Bullies Compelled by Weakness, Fear

Kate Ginley, Staff Writer

Bullies tend to be people that are close to us. You don’t recognize it at first, and maybe it just starts off as teasing or weird behavior but at the end of the day, you can’t ignore the fact that it is bullying.

When my sister, Meghan Ginley, attended Campolindo, it was her so-called friends that turned against her. I’ll admit, Meghan could have hung out with better people.

Meghan was harassed both mentally and physically. Though the incidents were reported, the culprit was, in a way, shielded from consequences because of her home situation, which was apparently quite difficult. Nevertheless, hurting another human being is unacceptable. While I appreciate that many bullies exhibit this behavior in response to problems at home, such circumstances should not be used as an excuse to ignore the rights of their victims.

Meghan eventually transferred to Miramonte. With the support of family and friends, and a safe school environment, she was free to pursue her scholastic interests and find success. Meghan eventually attended the University of San Francisco and was selected for an internship working for Parliament in England. She graduated from college in just 3 years.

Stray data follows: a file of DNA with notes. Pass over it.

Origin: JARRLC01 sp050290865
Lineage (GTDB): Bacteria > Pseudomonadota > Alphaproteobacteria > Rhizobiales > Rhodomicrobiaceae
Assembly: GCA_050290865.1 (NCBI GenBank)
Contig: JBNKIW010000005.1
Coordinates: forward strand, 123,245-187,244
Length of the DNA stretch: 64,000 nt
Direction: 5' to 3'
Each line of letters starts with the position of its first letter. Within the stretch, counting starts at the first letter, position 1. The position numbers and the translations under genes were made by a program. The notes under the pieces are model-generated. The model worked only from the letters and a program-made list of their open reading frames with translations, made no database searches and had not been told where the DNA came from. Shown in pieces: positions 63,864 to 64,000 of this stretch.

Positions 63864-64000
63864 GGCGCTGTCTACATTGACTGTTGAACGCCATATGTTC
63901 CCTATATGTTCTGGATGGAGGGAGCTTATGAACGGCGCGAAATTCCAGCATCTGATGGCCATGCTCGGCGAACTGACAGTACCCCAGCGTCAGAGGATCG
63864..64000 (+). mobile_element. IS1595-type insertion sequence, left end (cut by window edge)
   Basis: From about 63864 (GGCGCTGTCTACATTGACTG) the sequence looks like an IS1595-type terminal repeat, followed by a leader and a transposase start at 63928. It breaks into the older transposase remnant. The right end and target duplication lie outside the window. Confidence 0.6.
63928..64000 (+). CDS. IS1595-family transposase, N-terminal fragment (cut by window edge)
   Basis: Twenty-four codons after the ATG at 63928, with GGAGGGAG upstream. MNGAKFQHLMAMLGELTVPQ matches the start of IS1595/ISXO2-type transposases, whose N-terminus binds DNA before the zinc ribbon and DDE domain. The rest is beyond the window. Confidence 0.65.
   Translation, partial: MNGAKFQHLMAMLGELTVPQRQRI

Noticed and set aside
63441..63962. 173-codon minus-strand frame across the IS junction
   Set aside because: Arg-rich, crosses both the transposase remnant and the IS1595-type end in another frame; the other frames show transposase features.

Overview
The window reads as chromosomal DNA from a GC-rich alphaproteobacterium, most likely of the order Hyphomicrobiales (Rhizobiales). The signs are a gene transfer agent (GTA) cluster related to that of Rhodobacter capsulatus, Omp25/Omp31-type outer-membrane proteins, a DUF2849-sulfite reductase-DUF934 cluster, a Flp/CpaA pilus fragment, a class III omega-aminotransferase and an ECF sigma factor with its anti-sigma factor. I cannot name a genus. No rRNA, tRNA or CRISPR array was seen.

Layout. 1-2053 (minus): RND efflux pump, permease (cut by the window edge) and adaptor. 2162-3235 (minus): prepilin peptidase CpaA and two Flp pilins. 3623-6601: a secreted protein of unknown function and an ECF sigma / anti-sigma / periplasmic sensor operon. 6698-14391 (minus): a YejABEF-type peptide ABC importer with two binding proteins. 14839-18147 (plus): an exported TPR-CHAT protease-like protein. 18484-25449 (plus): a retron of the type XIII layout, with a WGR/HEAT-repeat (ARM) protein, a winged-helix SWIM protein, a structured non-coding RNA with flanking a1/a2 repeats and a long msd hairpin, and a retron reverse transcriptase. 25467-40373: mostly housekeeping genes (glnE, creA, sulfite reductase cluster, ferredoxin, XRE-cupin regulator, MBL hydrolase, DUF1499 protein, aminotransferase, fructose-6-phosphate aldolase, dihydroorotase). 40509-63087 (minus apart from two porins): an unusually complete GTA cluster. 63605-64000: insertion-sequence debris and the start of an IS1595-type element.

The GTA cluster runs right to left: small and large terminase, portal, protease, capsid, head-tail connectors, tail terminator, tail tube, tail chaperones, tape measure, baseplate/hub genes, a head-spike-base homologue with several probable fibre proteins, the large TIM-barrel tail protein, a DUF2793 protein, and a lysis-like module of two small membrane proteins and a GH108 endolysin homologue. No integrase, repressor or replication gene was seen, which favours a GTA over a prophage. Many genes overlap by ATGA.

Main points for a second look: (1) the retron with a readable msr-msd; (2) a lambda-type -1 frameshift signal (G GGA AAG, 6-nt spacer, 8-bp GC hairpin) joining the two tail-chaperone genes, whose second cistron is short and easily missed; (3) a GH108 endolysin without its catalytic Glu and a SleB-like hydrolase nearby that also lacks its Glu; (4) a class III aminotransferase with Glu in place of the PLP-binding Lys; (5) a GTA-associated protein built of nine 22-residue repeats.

I too have been betrayed by those I thought were my friends. When I was found crying in my room, my mom solicited an avalanche of supportive texts from family and friends.

One such text read: “Kate, I heard girls are being mean at school. Don’t listen to their [expletive]. Be the person you want to be and don’t let anyone stop you they are just jealous of you…”

Another positive note read: “Hi miss Kate! Just wanted to say you are a rock star. Beautiful, kind, and incredibly intelligent! Good luck on your exams today – you’ll be great. I love you and I’m always here for you! Xoxo.”

These messages from people who truly care about me helped raise my spirits and remind me that the people I encounter who try to pull me down are probably the same people that don’t have such a powerful network of support.  The very reason they look to inflict harm is so that they can feel better about their own sad situation.

In middle school, I was actually an SSA (Safe School Ambassador) who worked to reduce bullying. I learned early on that there are so many people going through so much pain. What they need is a ally, someone to let them know they matter, someone to show them they are recognized. Someone to help them stand up to bullies.

Now, when I encounter those who would wish to tear me down, I recall one of my favorite quotes from Harry Potter and the Order of the Phoenix.  I imagine saying this to my bully: “You’re the weak one. And you’ll never know love,or friendship. And I feel sorry for you.”

At the end of the day, I know that the actions of bullies comes from a place of weakness and fear.  I am the one with the true power.